Getting an Autism Diagnosis is not a Therapeutic Intervention
Getting a diagnosis of autism is not a therapeutic intervention. It doesn’t even allow you ‘access to services’, as is often said, if there are no therapeutic services! It sometimes seems as if the only ‘service’ available to parents with concerns about autistic-like behaviours is to ‘go and get an autism diagnosis’. But what kind of ‘service’ is that? Does it really address the actual problem, the child’s difficulties and the parents’ concerns? Could it even make things worse?
What do we mean by ‘autistic-like’ and that propels people towards trying to ‘get a diagnosis of autism’? What the parent is concerned about is that their child’s doesn’t communicate, talk, play and interact in expected and reciprocal ways that make sense and support harmonious relationships.
What does a child need, who finds communication, talking and relationships difficult? Does training or telling him, what (not to) do or say solve his problem? Does the child know, how to do, or how NOT to do, what you do or don’t want him to do? No, obviously not. If he did, how come s/he isn’t doing it? Surely, that would make life much easier.
So, what is going on? What exactly is this child’s problem? And is it solved by giving him an autism diagnosis? Or by letting him do or have whatever s/he wants, or buying him more toys or favorite foods? Or are we saying that he cannot change, grow and develop, that s/he does not have a human mind with all its boundless human mental-emotional potential? Are there really 2 groups of people: those with autism, who don’t have all the potential to develop and have to be accommodated in their ways, and those without, who can change and develop? Are you sure?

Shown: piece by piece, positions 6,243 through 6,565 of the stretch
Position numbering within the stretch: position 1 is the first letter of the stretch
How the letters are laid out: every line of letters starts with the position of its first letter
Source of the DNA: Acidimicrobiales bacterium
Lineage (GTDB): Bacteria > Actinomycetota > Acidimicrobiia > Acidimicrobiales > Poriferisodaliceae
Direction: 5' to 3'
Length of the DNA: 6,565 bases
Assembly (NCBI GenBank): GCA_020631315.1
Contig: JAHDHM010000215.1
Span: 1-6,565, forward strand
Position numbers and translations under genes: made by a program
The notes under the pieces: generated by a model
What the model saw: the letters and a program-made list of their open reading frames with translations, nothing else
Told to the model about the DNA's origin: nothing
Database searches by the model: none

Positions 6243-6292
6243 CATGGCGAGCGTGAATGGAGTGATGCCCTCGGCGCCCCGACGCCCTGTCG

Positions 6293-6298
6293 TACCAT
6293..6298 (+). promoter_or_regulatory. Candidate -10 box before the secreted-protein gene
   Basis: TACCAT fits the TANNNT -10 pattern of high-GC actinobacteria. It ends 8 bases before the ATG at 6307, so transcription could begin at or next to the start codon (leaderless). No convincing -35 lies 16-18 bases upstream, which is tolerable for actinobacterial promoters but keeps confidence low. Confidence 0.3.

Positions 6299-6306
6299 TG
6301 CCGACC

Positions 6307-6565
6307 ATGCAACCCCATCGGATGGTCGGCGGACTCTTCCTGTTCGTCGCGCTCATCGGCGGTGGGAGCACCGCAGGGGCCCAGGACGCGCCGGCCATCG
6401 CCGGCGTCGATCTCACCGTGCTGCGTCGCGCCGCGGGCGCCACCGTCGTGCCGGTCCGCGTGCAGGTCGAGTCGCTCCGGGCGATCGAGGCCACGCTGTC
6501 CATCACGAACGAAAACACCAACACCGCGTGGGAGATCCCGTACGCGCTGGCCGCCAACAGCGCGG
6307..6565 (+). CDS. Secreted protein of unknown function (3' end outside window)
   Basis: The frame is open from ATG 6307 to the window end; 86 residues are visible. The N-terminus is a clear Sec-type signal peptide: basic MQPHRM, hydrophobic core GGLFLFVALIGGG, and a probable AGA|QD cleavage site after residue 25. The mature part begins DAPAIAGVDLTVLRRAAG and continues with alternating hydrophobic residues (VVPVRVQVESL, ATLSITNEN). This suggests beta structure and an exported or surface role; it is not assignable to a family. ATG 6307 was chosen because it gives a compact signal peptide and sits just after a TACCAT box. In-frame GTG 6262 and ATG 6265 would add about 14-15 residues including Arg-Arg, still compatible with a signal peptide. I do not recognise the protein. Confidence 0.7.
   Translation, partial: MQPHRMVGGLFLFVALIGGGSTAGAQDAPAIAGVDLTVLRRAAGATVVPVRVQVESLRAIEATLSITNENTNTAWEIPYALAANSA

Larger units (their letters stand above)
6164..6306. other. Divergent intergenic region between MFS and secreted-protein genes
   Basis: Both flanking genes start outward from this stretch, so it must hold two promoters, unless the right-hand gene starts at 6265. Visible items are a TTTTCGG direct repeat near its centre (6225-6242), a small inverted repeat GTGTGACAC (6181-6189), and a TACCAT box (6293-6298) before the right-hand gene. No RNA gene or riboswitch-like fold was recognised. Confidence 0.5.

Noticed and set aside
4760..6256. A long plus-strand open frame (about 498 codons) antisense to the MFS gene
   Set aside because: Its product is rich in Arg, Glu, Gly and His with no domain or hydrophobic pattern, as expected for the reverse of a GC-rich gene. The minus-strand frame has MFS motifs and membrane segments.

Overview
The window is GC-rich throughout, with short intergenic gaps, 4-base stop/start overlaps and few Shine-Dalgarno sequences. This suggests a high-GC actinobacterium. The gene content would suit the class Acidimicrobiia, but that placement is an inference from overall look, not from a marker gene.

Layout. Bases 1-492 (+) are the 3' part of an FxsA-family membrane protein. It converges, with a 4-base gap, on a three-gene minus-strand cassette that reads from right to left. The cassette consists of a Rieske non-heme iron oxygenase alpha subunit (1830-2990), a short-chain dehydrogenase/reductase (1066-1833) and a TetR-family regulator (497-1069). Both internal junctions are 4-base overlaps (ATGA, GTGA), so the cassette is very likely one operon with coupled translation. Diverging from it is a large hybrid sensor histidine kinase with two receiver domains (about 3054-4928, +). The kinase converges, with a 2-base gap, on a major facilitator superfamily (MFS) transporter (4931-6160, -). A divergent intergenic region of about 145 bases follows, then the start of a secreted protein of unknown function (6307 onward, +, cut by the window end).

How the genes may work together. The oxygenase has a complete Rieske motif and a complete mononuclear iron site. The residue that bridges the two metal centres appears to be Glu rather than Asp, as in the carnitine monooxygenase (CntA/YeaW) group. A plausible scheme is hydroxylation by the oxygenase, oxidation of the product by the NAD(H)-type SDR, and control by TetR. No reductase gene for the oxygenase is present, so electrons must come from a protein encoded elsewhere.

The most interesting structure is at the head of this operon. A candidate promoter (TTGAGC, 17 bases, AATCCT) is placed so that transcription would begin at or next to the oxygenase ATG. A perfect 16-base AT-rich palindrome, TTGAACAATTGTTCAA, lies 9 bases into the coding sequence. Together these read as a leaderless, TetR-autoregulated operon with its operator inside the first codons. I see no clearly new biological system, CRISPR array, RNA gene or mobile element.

What a child with communication difficulties finds difficult, is relationships. So, what s/he needs help with is relationships. And s/he isn’t the only one, who finds relationships and communication difficult. Most people do. Because communicating with other people is complex and relationships are full of feelings. And feelings are often confusing, painful, disappointing, overwhelming or plain difficult to figure out how to deal with. This is where our attention needs to be, when wanting to help a child with so-called ‘autistic-like behaviours’. It isn’t speech or behaviour training that will help him figure out, how to manage his feelings, relationships and what is going on in his mind and his body. It’s relationships.
The therapeutic intervention a child with relationship and communication difficulties needs is a feelingful relationship with another human being who understands about feelings and relationships, and who is genuinely interested to help this little child (or big child) to discover their mind and to figure it all out for themselves. But not BY themselves. Because you know what? You can’t figure out relationships by yourself, because relationships are a 2-person job! The human mind too is a 2-person job and cannot build itself outside of a loving relationship, because it is a ‘person-to-person hook-up’ (Dr Shanker).
That’s why play-based developmental individual-difference relationship-based therapeutic interventions like DIRFloortime Therapy and Mindbuilders’ Autism Home Consultation Intervention are changing the lives of children, families and ideas about autism.